The Visigoths first settled in southern Gaul as foederati of the Romans - a relationship established in 418. However, they soon fell out with their Roman hosts (for reasons that are now obscure) and established their own kingdom with its capital at Toulouse. They next extended their authority into Hispania at the expense of the Suevi and Vandals. In 507, however, their rule in Gaul was ended by the Franks under Clovis I, who defeated them in the Battle of Vouillé. After that, the Visigoth kingdom was limited to Hispania, and they never again held territory north of the Pyrenees other than Septimania. A small, elite group of Visigoths came to dominate the governance of that region at the expense of those who had previously ruled there, particularly in the Byzantine province of Spania and the Suebic Kingdom of Galicia.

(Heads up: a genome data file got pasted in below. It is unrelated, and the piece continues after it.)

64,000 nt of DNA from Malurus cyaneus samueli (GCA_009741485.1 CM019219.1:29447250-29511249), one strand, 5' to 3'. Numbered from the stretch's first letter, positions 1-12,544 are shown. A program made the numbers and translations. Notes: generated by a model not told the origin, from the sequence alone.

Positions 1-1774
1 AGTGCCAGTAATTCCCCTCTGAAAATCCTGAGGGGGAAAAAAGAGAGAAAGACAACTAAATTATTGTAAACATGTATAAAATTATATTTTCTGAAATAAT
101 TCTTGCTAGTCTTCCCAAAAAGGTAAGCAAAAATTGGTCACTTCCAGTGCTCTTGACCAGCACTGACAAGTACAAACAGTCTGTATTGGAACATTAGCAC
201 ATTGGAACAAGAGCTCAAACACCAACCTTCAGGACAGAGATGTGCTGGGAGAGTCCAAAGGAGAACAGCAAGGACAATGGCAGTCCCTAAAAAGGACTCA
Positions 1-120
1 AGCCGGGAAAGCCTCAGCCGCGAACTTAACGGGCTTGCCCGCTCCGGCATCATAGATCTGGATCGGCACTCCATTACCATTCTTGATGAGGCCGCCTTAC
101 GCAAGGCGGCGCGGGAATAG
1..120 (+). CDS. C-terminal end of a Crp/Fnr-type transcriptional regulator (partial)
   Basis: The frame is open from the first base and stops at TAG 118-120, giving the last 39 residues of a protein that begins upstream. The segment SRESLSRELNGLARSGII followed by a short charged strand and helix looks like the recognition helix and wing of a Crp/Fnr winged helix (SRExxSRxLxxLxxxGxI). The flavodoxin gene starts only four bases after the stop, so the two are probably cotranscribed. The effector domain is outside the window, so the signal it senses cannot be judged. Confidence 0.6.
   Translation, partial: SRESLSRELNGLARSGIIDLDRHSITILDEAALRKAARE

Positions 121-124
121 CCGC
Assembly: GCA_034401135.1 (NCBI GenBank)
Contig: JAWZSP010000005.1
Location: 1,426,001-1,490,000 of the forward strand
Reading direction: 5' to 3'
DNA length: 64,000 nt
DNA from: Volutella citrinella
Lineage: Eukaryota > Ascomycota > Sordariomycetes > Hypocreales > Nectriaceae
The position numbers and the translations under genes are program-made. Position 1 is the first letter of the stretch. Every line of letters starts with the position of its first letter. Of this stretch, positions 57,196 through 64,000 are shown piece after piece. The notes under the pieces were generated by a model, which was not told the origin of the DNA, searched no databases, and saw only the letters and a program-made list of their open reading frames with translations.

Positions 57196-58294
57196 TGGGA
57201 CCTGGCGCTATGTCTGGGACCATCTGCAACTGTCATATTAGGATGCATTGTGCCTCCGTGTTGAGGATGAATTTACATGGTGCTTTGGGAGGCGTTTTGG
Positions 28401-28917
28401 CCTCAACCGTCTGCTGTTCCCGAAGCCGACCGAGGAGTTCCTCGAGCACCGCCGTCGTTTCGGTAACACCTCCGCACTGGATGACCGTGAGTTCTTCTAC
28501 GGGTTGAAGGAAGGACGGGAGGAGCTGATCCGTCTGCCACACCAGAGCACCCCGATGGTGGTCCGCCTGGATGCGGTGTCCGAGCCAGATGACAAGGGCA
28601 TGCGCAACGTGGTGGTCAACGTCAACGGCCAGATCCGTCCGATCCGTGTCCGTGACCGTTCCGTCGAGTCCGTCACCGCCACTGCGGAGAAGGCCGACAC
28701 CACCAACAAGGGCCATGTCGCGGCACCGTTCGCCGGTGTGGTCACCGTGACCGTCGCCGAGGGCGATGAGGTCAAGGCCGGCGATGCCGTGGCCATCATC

During their governance of the Kingdom of Hispania, the Visigoths built several churches that survive. They also left many artifacts, which have been discovered in increasing numbers by archaeologists in recent times. The Treasure of Guarrazar of votive crowns and crosses is the most spectacular. They founded the only new cities in western Europe from the fall of the Western half of the Roman Empire until the rise of the Carolingians. Many Visigothic names and surnames are still in use in modern Spanish and Portuguese. Their most notable legacy, however, was the Visigothic code of law, the Liber iudiciorum, which served, among other things, as the basis for court procedure in most of Christian Iberia until the Late Middle Ages, centuries after the demise of the kingdom.